How Profitable are Independent Auto Repair Shops

automobile repair service center with soft-focus and over light in the backgroundWhile many consumers opt to head to the dealership, more and more are taking advantage of better pricing and the friendly atmosphere of independent auto repair shops. Independent shops offer much more, including a personal touch, a community-oriented approach and competitive pricing. Independent shops have seen a significant increase in business in the past few years, and this trend continues each year. Shop owners are well-positioned to capitalize on the growing consumer interest in independent auto repair shops. Chris Cotton, a coach at AutoFix Auto Shop Coaching, shows how a shop can be profitable – even grossing over $1 million per year.

Shop Numbers

A shop owner should be able to take $68,000 per year plus have 25 percent of profits net ready cash for operating expenses. Minimum. Those numbers might sound like you’re ripping customers off, but you’re not. When you learn how to manage your business, including your employees, and market your business, you can easily do that with four techs or three techs and one or two service advisors – without ripping off customers.

Your overall profit should be 65 percent or better. Labor margin, including taxes and benefits, should be 71 percent. Keep labor the bulk of your profit, as people are very parts conscious.

Getting to the Shop Numbers

There are many ways to get to these numbers, including:

No Commingling Funds

Many people who open a business commingle funds. This is a bad habit that is set when a business first opens. The business is not making a large profit, so the owner takes out what he or she can and often claims personal items as deductions for the shop, such as a vehicle or cell phones for the family.

Keep a shop budget and a home budget. Don’t commingle funds. You can increase your standard of living as the shop does better – and it will!

Cash Flow

If you have a problem with people writing bad checks, demand credit cards or cash only. Bad checks aren’t doing anything for you, and they can be a significant profit loss.

Make sure you know how to manage your labor rate, including setting the rate. You want to be competitive, but at the same time, you don’t want to undercut yourself. Whether your employees are hourly or work on a percentage of the labor rate for each job (commission), pick one and stick to it. For some, an hourly rate is easier to manage since the pay rate and taxes stay relatively the same every week. For others, using commission is easier.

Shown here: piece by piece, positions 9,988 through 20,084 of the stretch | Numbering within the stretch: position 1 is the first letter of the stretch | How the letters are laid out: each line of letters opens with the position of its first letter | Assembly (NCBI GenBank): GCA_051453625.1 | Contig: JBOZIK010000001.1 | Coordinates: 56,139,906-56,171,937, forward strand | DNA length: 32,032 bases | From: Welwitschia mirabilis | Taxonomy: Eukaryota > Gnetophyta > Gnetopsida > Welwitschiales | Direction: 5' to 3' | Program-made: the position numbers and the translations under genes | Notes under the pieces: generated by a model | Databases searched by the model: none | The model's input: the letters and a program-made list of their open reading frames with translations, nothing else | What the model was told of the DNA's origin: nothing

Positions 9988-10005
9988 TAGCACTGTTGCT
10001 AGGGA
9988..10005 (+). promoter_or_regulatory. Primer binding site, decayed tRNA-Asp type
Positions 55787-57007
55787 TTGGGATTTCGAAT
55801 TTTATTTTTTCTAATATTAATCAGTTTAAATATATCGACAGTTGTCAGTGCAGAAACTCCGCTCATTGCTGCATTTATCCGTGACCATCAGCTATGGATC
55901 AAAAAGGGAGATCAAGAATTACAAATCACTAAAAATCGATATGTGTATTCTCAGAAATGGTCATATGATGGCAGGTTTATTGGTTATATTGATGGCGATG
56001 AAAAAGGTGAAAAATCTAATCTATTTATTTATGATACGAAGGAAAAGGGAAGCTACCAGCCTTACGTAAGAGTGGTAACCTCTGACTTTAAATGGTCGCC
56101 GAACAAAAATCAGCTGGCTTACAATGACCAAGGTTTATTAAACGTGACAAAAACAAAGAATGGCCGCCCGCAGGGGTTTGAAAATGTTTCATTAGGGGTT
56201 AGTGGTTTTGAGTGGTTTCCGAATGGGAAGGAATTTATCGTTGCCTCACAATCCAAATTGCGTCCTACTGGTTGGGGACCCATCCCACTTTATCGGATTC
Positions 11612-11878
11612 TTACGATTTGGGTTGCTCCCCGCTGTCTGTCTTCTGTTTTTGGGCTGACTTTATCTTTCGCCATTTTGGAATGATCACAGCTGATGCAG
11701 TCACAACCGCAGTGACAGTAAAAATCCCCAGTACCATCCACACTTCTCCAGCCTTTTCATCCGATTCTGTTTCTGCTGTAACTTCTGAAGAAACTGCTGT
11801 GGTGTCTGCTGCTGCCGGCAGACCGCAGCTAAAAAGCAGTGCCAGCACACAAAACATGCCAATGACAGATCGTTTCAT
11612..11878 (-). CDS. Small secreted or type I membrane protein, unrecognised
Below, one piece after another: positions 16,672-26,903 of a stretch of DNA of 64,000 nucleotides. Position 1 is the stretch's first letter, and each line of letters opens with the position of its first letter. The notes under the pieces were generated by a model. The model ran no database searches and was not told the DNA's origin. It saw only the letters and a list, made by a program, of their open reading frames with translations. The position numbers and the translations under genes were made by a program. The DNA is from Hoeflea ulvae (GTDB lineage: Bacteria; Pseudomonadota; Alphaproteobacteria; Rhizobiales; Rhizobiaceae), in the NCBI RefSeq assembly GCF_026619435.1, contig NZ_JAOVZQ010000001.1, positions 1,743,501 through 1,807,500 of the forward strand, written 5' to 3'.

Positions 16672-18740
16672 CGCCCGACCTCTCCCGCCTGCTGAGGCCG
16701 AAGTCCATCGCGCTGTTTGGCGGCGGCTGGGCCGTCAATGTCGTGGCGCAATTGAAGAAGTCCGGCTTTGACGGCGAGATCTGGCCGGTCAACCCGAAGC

Processes and Procedures

Set processes and procedures for the shop and stick to them. These include employee pay and benefits, profit margins on parts, and other factors. Different parts can have varying profit margins; in fact, it’s advisable that they shouldn’t. Less expensive parts can have a higher profit margin without complaints from customers, while more expensive parts may have a lower profit margin. Most shops have a 25 to 30 percent profit margin on parts, depending on whether they sell a lot of low-ticket items or big-ticket items.

Continue Growing Your Shop

Some of the factors you must also take into consideration when growing your shop include:

  • Consumer Trust: Build strong relationships with your customers.
  • Competitive Pricing: No matter how much you want to make, you’re not going to draw in customers if you are priced too high. You can make the above numbers with competitive pricing and a combination of other factors.
  • Diversify: Hire a combination of techs who can work on various vehicles, including hybrid, electric and diesel vehicles, in addition to gas-powered vehicles. You might even consider a Euro car specialist.
  • Faster Turnaround: People hate being without their vehicles. A fast turnaround – as long as you can do it without sacrificing quality – helps considerably with ROI.
  • Communication: Not only should you have excellent communication with employees, but you must also have excellent communication with your customers. Many will find another shop if they don’t think you communicate well enough regarding the estimated time of completion and price.
  • Overhead: It can be hard to keep overhead down, but there are costs you can cut or eliminate. Creating a budget for the shop is the best way to see where you can cut without losing employees and customers.
  • Community Engagement: Be a part of the community. It doesn’t matter if you help by sponsoring an event or showing up to volunteer your time at an event. It shows goodwill toward the community and gets your name in the limelight.
  • Marketing: Always market your shop professionally. Never give up on marketing. If you have a budget, you can market when times are tough. Many businesses – not just auto repair shops – cut marketing when business is slow. This is the biggest mistake any business owner can make.

Contact Chris Cotton at AutoFix Auto Shop Coaching

Whether you are just starting, at the stage when you really need to add another tech but are not sure you can, or you are flying up the success ladder, contact Chris Cotton at AutoFix Auto Shop Coaching to learn what you don’t know about growing your business.



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